There is (a) asking questions in order to lead students to figuring out the answers, and then there is (b) hiding the ball and doing nothing but forment confusion while misleading students after they have arrived at the right answer, but having them believe that it is the wrong answer. Too many professors use the latter method.
Would you want a Socratic professor? Would you want to be one?I thought that was your job.wv: "dormoo" Wisconsin version of dormouse. Feed our heads!
Also, what FLS said at 11:49
I think the high point of law school, or at least 1L, was going one on one with my torts prof, and surviving. That was about half way through the year, and after that, it was downhill all the way to graduation. The low point was when much of my Con law class formally protested having to take the anti-Roe side of the abortion debate. Sure, Kingsfield was over the top. But, at least in the 1L core courses, I have a hard time envisioning practicing law without the ability to argue, under pressure, either side of an issue. Of course, today grade inflation has made that sort of pressure less effective, esp. at, I would expect, Harvard.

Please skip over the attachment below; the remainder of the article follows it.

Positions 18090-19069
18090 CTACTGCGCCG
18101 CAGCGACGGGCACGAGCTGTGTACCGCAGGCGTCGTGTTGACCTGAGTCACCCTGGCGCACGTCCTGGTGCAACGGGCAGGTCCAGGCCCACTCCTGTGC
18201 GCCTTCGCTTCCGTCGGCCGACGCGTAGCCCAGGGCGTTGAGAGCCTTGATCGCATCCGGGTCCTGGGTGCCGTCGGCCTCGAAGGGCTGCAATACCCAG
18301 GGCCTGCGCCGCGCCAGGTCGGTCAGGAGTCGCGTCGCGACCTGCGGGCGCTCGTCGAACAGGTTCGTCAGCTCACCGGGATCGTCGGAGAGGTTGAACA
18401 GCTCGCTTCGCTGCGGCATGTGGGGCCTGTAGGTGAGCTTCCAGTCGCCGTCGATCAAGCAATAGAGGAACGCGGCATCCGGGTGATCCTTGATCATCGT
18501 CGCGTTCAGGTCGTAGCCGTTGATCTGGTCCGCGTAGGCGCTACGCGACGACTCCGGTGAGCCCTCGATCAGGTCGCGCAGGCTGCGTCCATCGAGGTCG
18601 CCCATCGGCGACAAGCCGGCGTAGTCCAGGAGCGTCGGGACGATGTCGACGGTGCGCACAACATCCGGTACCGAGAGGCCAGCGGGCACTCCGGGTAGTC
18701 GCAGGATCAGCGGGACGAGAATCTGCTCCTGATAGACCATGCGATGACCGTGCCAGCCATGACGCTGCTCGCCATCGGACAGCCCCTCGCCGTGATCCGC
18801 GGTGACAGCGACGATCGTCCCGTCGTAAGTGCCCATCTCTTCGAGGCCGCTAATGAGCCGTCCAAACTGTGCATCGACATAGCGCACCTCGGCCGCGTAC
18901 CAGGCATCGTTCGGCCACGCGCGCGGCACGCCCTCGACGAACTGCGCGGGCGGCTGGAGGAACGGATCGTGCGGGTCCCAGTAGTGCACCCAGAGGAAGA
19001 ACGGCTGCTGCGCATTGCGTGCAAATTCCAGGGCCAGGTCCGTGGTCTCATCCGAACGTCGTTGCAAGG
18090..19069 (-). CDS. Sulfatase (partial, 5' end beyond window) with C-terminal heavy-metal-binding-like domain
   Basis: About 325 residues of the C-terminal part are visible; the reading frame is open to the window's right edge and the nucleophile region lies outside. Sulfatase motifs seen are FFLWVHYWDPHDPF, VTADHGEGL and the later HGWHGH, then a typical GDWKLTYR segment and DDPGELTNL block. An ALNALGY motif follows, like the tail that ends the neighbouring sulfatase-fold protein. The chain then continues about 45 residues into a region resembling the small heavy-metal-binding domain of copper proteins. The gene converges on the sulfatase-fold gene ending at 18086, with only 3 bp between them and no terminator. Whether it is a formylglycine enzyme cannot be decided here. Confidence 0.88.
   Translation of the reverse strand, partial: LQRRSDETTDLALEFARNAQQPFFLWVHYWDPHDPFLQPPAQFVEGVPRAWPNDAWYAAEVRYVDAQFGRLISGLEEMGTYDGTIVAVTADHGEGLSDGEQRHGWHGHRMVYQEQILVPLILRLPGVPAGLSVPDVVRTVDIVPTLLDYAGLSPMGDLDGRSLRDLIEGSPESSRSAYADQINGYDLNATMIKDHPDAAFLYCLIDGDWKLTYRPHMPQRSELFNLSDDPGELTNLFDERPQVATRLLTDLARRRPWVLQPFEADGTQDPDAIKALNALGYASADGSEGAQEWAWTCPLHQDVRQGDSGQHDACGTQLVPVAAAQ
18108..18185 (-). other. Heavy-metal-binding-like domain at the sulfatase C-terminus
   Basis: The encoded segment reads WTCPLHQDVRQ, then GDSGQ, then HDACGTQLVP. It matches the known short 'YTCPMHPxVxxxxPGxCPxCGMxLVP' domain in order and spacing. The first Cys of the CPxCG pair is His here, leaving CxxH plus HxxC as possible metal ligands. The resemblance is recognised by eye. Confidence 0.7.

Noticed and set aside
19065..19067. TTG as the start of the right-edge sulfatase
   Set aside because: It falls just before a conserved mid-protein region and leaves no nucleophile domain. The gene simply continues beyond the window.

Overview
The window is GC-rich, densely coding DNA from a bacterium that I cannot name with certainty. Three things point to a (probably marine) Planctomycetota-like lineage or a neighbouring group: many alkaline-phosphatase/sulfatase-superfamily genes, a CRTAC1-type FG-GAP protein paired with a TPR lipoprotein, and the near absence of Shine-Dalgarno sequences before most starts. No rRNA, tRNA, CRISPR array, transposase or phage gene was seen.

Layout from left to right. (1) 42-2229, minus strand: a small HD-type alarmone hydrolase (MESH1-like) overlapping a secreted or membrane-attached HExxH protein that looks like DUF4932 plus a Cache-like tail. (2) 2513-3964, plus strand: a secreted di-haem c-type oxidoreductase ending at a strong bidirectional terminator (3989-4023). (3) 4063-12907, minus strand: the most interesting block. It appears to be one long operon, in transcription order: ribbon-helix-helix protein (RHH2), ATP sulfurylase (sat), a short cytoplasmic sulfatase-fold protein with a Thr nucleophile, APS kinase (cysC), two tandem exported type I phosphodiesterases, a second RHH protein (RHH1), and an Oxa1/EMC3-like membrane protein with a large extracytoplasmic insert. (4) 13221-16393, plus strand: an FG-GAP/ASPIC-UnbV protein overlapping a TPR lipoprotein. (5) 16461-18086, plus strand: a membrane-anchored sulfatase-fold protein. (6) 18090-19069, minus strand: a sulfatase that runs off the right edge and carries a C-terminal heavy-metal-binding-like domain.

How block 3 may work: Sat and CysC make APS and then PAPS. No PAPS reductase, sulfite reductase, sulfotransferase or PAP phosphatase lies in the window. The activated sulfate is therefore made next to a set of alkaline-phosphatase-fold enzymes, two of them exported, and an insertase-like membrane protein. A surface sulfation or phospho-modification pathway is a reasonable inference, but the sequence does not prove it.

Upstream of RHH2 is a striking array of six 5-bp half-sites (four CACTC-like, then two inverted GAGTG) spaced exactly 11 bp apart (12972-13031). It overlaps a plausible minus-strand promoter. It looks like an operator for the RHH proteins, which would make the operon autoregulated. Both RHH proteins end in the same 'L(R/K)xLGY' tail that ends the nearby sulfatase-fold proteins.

I loved the Socratic professors. Loved them. The think-like-a-lawyer stuff is important but I think the exaltation of the Socratic Method misses something vital: law is boring as shit and the Socratic Method makes class halfway interesting, if only out of terror.The terror only works for so long. I quickly discovered that by volunteering, I could control fairly well which cases I had to fully brief and prep for class. I discovered that the more I talked, volunteered, and asked questions in class, the less the prof wanted to call on me. And that is how I stayed awake. I was one of those who sat in the first row and caused many of the rest of the students to hate me (I was even asked once, by a self-appointed representative of the class, to talk less - I didn't).